Today, an LSE alumna’s e-mail landed in my Inbox. It spoke of an online petition by LSE and SOAS alumni disassociating those colleges from Varun Gandhi’s recent hate speech. What struck me was how institutions and fellow alumni rush to claim an alumnus as one of their own when the celebrity alumnus wins a Nobel Prize, but take another route when the celebrity sinks in infamy.
Unlike LSE, Loyola has few high-achievers among its alumni. (For a desperate catalogue, see the Wikipedia entry on notable alumni.) And the school itself isn’t ultra-savvy at riding the alumni horse. Probably the school doesn’t believe in the sport. But it is partly also because the school doesn’t have an institutionalised, well-oiled old boys’ network system to spot an alumnus doing interesting work, or one who is in the news. The school is out of touch with many old boys who studied in the 1970s and 1980s, and left Trivandrum. A few individuals, like Fr Manipadam and Joseph Uncle, are more enterprising, smarter and hence more up-to-date than the LOBA database.
But guys, take heart. Just because we are bad at marketing our alumni doesn’t mean that we are bad at everything. We are as good as LSE or Harvard, when it comes to alumni who are in the news for the wrong reasons. Our silence is so deafening that nobody can hear whether the celebrity studied at Loyola or not. I am referring to the curious case of Himaval Maheswari Bhadrananda, who was in the news last year for brandishing a gun in a police station in Kerala, after he was alleged to be a “fake swami”. Mathrubhumi newspaper reported that he studied in Loyola, but my efforts to find classmates who could confirm it failed. Maybe he studied, maybe he didn’t.
One of the dilemmas in running this blog is whether I should write about a notorious person, and add to his misery. Is it not better to focus on the honey in my ARChive, instead of stinging like a bee? So, I shall end with an anecdote that will instead sting the majority. About Loyola and Loyolites, it tells us more than Himaval Bhadrananda.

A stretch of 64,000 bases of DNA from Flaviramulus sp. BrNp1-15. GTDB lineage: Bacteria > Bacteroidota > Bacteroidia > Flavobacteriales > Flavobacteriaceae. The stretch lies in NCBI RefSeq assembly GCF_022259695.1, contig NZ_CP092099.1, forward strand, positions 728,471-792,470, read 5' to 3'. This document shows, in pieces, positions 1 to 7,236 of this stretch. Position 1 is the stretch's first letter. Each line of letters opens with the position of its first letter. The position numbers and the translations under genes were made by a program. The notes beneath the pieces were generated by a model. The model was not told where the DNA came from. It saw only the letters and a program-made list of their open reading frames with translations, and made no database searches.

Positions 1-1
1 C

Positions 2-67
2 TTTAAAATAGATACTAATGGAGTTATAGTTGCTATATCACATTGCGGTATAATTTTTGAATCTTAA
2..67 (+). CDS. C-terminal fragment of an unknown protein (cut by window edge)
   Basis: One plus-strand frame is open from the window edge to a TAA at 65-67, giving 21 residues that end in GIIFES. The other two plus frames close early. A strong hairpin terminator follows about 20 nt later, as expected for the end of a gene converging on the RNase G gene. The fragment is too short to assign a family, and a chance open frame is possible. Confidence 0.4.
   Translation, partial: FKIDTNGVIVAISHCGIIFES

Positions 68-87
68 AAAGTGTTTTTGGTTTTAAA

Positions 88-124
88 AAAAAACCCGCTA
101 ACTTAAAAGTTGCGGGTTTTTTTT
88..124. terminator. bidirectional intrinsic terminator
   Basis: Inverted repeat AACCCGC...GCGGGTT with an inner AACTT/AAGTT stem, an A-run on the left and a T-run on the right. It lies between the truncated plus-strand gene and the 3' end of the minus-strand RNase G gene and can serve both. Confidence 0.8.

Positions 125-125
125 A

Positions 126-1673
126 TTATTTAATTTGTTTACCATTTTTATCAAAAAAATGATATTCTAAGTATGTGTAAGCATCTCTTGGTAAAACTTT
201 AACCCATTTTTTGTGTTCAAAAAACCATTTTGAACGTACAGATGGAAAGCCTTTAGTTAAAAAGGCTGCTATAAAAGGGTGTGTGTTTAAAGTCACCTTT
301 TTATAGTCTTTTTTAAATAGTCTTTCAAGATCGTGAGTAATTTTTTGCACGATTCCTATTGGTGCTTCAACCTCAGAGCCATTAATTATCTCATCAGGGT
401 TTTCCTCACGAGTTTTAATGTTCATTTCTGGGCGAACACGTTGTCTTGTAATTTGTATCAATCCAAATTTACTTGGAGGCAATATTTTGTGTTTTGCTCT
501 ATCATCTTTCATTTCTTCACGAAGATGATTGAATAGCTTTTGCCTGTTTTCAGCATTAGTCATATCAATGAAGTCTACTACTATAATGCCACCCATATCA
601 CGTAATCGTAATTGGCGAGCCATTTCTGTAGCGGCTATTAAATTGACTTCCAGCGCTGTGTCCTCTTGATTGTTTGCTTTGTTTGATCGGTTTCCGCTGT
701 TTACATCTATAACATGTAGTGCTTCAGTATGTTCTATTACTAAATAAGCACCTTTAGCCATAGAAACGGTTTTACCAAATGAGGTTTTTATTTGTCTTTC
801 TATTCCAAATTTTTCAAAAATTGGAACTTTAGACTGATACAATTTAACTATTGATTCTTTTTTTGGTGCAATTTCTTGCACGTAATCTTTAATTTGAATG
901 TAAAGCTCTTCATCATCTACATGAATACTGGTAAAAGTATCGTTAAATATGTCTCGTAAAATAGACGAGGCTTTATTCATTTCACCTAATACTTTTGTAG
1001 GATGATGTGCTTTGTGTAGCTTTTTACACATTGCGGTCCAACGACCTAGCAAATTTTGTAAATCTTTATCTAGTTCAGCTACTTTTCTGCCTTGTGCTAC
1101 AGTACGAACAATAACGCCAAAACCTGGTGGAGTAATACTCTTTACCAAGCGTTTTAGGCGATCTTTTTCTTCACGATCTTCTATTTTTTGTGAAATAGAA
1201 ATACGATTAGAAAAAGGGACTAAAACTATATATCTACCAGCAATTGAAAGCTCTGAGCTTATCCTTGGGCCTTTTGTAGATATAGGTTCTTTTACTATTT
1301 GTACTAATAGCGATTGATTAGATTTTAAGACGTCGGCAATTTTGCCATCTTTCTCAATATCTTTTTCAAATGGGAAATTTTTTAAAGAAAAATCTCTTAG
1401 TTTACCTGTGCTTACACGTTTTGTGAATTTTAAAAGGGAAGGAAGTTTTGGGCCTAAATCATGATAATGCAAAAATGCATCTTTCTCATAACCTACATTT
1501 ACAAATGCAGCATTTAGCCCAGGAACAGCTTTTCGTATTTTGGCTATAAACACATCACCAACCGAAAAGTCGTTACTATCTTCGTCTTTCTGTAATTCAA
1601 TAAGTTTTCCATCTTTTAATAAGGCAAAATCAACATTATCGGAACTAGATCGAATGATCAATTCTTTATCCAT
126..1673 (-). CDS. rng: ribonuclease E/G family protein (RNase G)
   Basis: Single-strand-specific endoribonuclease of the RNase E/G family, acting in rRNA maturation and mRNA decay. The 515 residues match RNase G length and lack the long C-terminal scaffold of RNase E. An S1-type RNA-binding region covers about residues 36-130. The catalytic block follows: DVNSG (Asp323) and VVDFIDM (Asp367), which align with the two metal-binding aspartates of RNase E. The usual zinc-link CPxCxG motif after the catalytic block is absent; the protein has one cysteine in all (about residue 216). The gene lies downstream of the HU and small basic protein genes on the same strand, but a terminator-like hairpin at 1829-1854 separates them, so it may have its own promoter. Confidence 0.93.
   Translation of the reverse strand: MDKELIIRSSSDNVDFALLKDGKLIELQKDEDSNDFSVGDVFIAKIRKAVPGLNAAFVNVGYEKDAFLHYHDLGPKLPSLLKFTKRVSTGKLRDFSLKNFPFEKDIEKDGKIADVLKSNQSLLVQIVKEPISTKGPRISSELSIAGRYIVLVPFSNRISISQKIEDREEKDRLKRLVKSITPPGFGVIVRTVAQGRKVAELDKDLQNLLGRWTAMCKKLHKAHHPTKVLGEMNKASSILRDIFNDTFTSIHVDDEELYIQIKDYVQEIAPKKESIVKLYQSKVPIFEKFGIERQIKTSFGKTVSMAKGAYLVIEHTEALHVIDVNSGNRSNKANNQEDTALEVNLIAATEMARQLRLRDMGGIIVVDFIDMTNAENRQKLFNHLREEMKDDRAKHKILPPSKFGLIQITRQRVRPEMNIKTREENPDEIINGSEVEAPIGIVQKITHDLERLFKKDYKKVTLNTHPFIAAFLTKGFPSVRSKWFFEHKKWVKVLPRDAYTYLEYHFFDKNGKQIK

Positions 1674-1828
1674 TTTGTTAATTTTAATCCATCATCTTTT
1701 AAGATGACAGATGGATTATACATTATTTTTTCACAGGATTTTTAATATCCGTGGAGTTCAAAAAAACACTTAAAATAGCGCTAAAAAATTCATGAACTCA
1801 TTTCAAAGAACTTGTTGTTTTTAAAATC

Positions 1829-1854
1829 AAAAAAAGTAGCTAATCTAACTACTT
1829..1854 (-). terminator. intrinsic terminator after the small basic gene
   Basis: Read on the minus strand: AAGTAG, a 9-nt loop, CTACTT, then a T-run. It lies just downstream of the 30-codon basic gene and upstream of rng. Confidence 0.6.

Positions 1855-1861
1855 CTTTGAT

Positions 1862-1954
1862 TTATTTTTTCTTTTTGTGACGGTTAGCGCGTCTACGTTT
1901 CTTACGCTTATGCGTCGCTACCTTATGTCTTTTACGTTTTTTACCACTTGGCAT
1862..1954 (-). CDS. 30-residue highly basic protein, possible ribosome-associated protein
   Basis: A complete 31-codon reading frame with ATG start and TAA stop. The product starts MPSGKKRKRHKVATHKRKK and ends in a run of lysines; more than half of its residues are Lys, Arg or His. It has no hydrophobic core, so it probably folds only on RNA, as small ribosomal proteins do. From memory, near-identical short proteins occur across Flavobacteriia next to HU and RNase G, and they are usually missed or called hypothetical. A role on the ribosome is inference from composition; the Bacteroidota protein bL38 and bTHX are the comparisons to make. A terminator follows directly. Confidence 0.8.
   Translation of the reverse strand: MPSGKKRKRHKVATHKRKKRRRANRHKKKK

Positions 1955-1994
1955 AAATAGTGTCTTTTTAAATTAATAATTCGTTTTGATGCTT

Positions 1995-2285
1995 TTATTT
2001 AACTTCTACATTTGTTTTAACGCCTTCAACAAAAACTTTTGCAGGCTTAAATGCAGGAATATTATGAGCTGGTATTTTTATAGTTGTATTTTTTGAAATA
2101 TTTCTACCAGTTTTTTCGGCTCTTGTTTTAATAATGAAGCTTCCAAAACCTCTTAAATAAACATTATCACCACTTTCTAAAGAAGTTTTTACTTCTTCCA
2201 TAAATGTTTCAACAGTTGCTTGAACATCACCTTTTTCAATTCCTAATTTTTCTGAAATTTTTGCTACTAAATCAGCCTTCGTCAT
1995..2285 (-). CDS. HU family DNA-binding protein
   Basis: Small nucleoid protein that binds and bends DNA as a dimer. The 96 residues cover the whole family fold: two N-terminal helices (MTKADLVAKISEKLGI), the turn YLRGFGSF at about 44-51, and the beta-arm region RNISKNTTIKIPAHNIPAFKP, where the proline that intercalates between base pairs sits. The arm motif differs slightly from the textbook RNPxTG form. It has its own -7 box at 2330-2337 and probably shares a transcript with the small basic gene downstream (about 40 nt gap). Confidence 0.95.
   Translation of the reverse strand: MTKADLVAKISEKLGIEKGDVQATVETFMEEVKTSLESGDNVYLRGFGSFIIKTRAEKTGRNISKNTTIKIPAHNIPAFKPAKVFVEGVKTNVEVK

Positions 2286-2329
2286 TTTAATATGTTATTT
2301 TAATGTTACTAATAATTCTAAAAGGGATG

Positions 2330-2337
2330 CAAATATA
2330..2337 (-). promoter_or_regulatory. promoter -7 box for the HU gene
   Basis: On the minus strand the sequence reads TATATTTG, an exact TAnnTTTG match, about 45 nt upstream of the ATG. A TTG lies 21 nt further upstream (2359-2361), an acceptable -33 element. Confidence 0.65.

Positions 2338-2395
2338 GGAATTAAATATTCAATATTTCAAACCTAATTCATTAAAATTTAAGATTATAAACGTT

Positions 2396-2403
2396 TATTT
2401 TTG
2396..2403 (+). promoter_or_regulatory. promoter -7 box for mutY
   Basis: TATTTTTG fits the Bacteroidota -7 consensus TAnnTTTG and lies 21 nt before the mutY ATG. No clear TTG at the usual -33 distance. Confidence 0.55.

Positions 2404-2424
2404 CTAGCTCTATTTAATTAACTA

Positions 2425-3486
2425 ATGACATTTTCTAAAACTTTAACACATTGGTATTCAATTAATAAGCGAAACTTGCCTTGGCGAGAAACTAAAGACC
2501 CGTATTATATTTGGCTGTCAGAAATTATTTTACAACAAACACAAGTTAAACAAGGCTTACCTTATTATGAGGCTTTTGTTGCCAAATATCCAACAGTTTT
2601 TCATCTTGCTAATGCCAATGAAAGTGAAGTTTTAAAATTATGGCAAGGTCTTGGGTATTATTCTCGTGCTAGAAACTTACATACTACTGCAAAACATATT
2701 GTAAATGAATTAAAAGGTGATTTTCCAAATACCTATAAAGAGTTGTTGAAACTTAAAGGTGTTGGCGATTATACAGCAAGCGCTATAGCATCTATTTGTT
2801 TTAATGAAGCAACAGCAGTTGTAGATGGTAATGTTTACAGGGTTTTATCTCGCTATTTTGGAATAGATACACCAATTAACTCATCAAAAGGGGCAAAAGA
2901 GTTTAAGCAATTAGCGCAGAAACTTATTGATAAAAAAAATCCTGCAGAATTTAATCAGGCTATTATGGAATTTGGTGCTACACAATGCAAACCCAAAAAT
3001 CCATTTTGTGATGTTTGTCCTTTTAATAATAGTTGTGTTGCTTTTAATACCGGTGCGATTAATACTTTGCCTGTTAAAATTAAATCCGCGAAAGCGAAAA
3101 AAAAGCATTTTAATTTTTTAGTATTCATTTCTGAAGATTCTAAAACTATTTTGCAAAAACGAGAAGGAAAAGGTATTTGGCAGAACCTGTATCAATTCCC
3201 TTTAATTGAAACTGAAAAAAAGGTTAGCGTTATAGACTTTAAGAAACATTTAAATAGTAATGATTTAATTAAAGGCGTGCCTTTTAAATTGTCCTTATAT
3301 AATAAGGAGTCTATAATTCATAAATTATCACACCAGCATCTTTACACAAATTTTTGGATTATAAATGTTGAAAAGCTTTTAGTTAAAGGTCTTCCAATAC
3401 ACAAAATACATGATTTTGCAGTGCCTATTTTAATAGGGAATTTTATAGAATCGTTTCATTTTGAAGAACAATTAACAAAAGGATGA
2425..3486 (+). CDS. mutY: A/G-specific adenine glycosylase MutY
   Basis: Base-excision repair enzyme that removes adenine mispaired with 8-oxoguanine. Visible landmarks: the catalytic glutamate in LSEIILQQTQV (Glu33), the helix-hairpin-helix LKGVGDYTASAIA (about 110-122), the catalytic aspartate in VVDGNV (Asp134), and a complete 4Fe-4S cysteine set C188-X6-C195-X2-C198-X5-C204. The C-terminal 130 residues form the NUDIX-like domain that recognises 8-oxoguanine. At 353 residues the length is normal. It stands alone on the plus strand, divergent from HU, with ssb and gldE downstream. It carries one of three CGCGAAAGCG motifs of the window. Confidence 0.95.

I do not recall the venue, date or time of this incident. And for obvious reasons, I am not mentioning the names of people involved (even though I remember who said what). A few years ago, at a LOBA session ahead of that year’s annual general body meeting, a discussion emerged on whether old boy Mr A should be informed. Mr B, a heavyweight in the alumni Association, insisted that Mr A shouldn’t be sent the notification or invited because Mr A had been implicated in a case of financial fraud once.
A few old boys asked: Was Mr A implicated or only accused? If he has finished serving his punishment, why should we punish him further by ostracising him? In any case, how does all this affect whether he should be informed of the meeting? Doesn’t every member have a right to be informed?
Mr B stood his ground and carried the day by saying, “The old boys’ meet is a social occasion where we participate with our families. In Trivandrum society, we have a certain standing. If crooks like him attend, we cannot come with our families. It will also reflect badly on the Association.”
[Himaval news clip — Hat tip: Sandeep K (1994)]